Introduction

    Instructional Learning

    Associative Learning

    Social Learning

    Expectations

    Evolutionary Principles Behind Placebo Analgesia

    Conclusion

    Conflicts of Interest

    References

    Chapter 15. Methodologic Aspects of Placebo Research

    Abstract

    Acknowledgment

    Methodology of Studies Investigating Placebo Analgesia and Nocebo Hyperalgesia

    Induced Pain and Clinical Pain

    Quantification of Pain

    Response Bias

    Design

    Within-Subjects Versus Between-Subjects Designs

    The Pre-Test

    Researchers’ and Subjects’ Perception of the Treatment Allocation

    Single-Blind Versus Double-Blind Designs

    Induction of Placebo Analgesia by Classic Conditioning: Methodological Issues

    Measurement of Expectations

    Conclusion

    References

    Chapter 16. Balanced Placebo Design, Active Placebos, and Other Design Features for Identifying, Minimizing and Characterizing the Placebo Response

    Abstract

    Acknowledgment

    Introduction

    Minimize versus Maximize

    The ‘Additive Model’ Assumptions

    The Balanced Placebo Design

    The Balanced Cross-Over Design

    The ‘Delayed Response’ Test

    Active Placebos

    Effective Blinding

    No-Treatment and Waiting-List Controls

    The Free-Choice Paradigm

    Ethics of Placebo Research

    Summary

    References

    Chapter 17. Psychological Processes that can Bias Responses to Placebo Treatment for Pain

    Abstract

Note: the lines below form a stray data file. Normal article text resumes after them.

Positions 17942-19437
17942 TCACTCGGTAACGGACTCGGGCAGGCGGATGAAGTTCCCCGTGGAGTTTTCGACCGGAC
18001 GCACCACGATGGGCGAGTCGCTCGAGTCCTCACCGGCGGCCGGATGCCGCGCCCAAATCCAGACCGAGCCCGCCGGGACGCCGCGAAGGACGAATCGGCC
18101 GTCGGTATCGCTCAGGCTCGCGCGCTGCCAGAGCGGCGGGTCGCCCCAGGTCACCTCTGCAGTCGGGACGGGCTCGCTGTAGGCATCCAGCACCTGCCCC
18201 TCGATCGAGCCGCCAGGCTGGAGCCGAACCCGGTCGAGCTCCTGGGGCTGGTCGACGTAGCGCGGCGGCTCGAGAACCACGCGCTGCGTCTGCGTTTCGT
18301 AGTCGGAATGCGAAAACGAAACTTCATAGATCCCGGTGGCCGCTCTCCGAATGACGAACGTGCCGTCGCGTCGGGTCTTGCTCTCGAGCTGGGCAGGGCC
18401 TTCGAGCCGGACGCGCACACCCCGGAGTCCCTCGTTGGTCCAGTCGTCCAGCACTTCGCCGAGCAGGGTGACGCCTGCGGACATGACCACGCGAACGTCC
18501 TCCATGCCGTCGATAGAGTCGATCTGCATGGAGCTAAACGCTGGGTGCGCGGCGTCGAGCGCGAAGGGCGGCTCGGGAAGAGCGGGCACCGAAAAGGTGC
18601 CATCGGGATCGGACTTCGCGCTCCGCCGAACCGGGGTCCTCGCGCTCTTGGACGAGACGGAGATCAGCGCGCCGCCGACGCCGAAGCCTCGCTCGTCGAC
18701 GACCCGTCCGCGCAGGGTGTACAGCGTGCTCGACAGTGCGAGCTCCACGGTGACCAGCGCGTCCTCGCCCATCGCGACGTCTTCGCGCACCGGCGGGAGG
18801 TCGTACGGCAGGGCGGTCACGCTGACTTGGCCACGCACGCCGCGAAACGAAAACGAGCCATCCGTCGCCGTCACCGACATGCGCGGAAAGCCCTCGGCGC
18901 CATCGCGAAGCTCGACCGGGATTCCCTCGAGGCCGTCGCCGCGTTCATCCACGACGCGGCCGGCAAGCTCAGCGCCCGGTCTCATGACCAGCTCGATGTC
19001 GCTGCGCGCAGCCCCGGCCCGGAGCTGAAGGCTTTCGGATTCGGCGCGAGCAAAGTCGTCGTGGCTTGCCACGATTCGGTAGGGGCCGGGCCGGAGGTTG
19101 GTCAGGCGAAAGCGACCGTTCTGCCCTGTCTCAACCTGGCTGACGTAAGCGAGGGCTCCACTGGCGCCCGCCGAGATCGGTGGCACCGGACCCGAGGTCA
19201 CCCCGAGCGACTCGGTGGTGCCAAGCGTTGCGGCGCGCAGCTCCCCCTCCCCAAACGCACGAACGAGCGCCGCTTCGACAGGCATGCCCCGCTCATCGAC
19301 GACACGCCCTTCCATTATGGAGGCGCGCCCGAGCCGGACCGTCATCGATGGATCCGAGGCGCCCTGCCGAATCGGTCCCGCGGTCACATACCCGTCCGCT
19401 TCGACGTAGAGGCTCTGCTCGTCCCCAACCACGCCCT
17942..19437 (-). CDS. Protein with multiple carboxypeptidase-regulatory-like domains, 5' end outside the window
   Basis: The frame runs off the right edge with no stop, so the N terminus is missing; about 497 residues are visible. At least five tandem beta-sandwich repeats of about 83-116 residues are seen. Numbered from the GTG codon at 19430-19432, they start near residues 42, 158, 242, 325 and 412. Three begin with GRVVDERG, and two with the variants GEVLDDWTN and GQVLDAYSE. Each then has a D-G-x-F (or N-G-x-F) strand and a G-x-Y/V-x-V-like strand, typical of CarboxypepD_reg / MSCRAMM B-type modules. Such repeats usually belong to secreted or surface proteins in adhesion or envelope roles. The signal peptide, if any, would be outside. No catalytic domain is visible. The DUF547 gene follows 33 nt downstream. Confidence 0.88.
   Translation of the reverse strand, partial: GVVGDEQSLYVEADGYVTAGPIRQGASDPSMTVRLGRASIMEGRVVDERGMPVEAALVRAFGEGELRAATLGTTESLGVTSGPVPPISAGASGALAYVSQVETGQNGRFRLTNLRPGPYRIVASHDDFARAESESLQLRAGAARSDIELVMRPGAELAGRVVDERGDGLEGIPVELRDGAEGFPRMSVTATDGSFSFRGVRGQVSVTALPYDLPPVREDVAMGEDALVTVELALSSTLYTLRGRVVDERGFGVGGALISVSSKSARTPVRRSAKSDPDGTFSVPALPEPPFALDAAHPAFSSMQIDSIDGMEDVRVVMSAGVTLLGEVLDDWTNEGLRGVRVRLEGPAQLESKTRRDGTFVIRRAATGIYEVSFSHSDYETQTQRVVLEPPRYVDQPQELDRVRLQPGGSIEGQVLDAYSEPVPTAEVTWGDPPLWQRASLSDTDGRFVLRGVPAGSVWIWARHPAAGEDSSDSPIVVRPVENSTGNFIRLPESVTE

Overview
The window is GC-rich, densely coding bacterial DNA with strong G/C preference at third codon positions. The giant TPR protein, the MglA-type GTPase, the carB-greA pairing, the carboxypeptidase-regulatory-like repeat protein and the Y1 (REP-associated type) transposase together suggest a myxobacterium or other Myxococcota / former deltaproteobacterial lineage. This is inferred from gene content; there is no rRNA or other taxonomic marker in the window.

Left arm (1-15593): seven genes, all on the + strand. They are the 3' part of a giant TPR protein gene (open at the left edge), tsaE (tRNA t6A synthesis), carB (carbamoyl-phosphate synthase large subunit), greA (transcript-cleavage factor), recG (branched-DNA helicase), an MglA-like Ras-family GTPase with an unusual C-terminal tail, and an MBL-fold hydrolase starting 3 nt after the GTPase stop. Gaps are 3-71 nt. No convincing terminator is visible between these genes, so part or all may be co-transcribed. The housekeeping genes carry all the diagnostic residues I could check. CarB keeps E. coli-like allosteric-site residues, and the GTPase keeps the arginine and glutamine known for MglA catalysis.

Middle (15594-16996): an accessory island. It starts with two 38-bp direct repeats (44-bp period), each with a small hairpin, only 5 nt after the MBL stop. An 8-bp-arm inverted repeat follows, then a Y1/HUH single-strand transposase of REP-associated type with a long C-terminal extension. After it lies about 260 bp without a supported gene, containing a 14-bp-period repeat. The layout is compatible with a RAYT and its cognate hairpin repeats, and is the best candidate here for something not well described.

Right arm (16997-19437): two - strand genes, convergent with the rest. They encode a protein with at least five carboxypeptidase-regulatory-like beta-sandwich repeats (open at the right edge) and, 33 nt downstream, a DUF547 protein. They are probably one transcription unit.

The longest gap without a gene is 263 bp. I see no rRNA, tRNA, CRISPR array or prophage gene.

Theoretical Model

    Demand Characteristics

    The Hawthorne Effect

    Response Shift

    Returning to the Theoretical Model

    Importance of Objective Outcomes

    Conclusions and Future Directions

    References

    Chapter 18. Against ‘Placebo.’ The Case for Changing our Language, and for the Meaning Response

    Abstract

    A Summary of the Argument

    A Brief Review of the Data

    Conclusions

    References

    Chapter 19. Placebo Effects in Complementary and Alternative Medicine: The Self-Healing Response

    Abstract

    Background

    Is CAM ‘All Placebo’? A Note on Specificity and the Efficacy Paradox

    Jerome D Frank’s Model of General Healing Effects or Common Factors in Therapy

    The Common Myth

    The Ritual

    Relationship and the Alleviation of Anxiety

    Insignia of Power

    Empowering Patients and Mobilizing Resources

    Summing Up: The Specificity of Nonspecific Effects and the Elegance of Reducing Side-Effects by ‘Placebo’

    References

    Chapter 20. Conceptualizations and Magnitudes of Placebo Analgesia Effects Across Meta-Analyses and Experimental Studies

    Abstract

    Acknowledgment

    Introduction

    Developments in the Conceptualizations and Definitions of Placebo Effects

    Meta-Analyses of Placebo Analgesia Effects

    Experimental Studies of Factors Influencing the Magnitude of Placebo Analgesia Effects

    Current Status of Meta-Analyses of the Magnitude of Placebo Analgesia Effects

    References

    Chapter 21. The Contribution of Desire, Expectation, and Reduced Negative Emotions to Placebo Anti-Hyperalgesia in Irritable Bowel Syndrome

    Abstract

    Acknowledgment

    Introduction

    Evidence for Visceral and Somatic Hyperalgesia in IBS Patients

    Visceral and Somatic Hyperalgesia is Dynamically Maintained by Tonic Peripheral Impulse Input

    Animal Models of Hyperalgesia in IBS

    Psychologic Contributions to Hyperalgesia and Anti-Hyperalgesia in IBS

    Central Nervous System Modulation of Pain in IBS

    Neurochemical Basis of Anti-Hyperalgesia in Placebo Anti-Hyperalgesic Mechanisms

    A Synergistic Interaction between Peripheral Impulse Input and Central Facilitation?